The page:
Alabama Express is unlikely to join the likes of Brutal and Exceedance as a new-season stallion, with the co-owner of the terrific trio declaring the Orr Stakes winner still has a fine racing future.
Alabama Express was laid low by a virus that curtailed his autumn campaign, but part-owner Rupert Legh said it was intended for the son of Redoute's Choice to race again this spring.
"He's a very lightly raced horse and at this stage we'll head onto the spring and hopefully all being well he'll be racing in the spring and hopefully we'll see a bigger and stronger horse," Legh told RSN927's Racing Pulse.
Alabama Express beat the older horses to win the Group 1 C.F. Orr Stakes in February at just his seventh start but shortly after his eighth run, when he was last in the Australian Guineas, his future was in doubt after he became ill.
"He had a pretty bad virus and he was at Werribee (Animal Hospital) for about 10 days," Legh explained.
"He's now up at Yulong up at their stud at Nagambie and we got a photograph of him the other day and if ever there was stallion in the making, it's him. He's got the looks and the temperament."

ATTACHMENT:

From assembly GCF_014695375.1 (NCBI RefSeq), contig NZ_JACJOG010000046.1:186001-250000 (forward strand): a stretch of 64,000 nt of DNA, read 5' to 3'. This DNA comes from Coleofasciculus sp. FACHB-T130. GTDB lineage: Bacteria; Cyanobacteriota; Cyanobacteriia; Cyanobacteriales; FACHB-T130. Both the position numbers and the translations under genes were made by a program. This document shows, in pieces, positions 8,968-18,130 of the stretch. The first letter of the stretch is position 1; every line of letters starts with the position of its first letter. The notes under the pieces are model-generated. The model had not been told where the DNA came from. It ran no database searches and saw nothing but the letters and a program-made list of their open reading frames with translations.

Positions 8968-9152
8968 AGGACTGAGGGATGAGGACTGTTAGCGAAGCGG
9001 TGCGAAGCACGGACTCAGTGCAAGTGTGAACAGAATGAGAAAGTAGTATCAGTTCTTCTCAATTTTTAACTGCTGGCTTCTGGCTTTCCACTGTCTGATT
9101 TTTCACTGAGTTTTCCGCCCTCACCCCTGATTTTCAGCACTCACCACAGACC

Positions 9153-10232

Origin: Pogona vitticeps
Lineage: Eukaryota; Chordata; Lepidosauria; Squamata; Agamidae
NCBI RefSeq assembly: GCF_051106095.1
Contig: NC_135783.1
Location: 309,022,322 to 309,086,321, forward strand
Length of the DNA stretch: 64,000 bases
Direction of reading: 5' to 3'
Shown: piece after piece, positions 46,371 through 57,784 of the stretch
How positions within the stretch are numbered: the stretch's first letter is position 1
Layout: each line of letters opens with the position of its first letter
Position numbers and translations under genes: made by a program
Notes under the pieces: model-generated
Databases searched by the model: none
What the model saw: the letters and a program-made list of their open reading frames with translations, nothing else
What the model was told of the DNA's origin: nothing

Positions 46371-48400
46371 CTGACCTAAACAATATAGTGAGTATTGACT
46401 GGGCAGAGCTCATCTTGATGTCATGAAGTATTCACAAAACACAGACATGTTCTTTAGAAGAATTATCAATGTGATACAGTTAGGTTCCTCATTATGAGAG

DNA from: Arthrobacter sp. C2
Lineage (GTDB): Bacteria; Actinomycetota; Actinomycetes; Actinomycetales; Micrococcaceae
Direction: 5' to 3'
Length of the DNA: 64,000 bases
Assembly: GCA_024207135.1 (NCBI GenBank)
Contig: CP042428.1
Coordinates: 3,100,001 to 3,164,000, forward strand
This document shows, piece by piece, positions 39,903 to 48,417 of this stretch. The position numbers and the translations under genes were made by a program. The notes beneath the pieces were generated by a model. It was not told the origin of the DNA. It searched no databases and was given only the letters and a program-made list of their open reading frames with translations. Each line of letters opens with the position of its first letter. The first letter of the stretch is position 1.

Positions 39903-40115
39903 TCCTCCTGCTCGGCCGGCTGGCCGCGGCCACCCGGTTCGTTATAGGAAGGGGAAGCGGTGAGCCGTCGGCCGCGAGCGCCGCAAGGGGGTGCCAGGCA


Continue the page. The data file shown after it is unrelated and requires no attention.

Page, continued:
The racing days are almost certainly over for last spring's Coolmore Stud Stakes winner Exceedance, who has been unplaced in three autumn runs - the most recent of which was last Saturday when ninth in the T.J. Smith Stakes.
"Yeah, we didn't see the best of him," Legh lamented. "We all know how good Exceedance was. He was an exciting horse. We were hoping he'd continue on to his four-year-old campaign. but it is not to be.
"That decision is to be made by Peter Orton (Vinery Stud) as to what his future will be, but it is more than likely he will be retired and unlikely he'll keep racing."
Exceedance's pending retirement has come on the heels of that of Legh's 2019 Doncaster Handicap winner Brutal.
"We'd set a campaign for him (Brutal) and it was going to be a late campaign so we could take advantage of the Queensland Carnival and go from the Queensland Carnival onto (Royal) Ascot and try to win that Group 1 race in England," Legh said.
"But that's off as well so we had to make a commercial decision and we had a good chat with (part-owner) Henry Field (Newgate Farm) the other evening and we made the decision that it's best to retire him now and that's an absolute tragedy as Henry said he's never seen the horse look better.
"But we had to make that commercial decision otherwise we could have lost another 12 months before he got into the breeding barn."
Alabama Express, picture Quentinjlang.com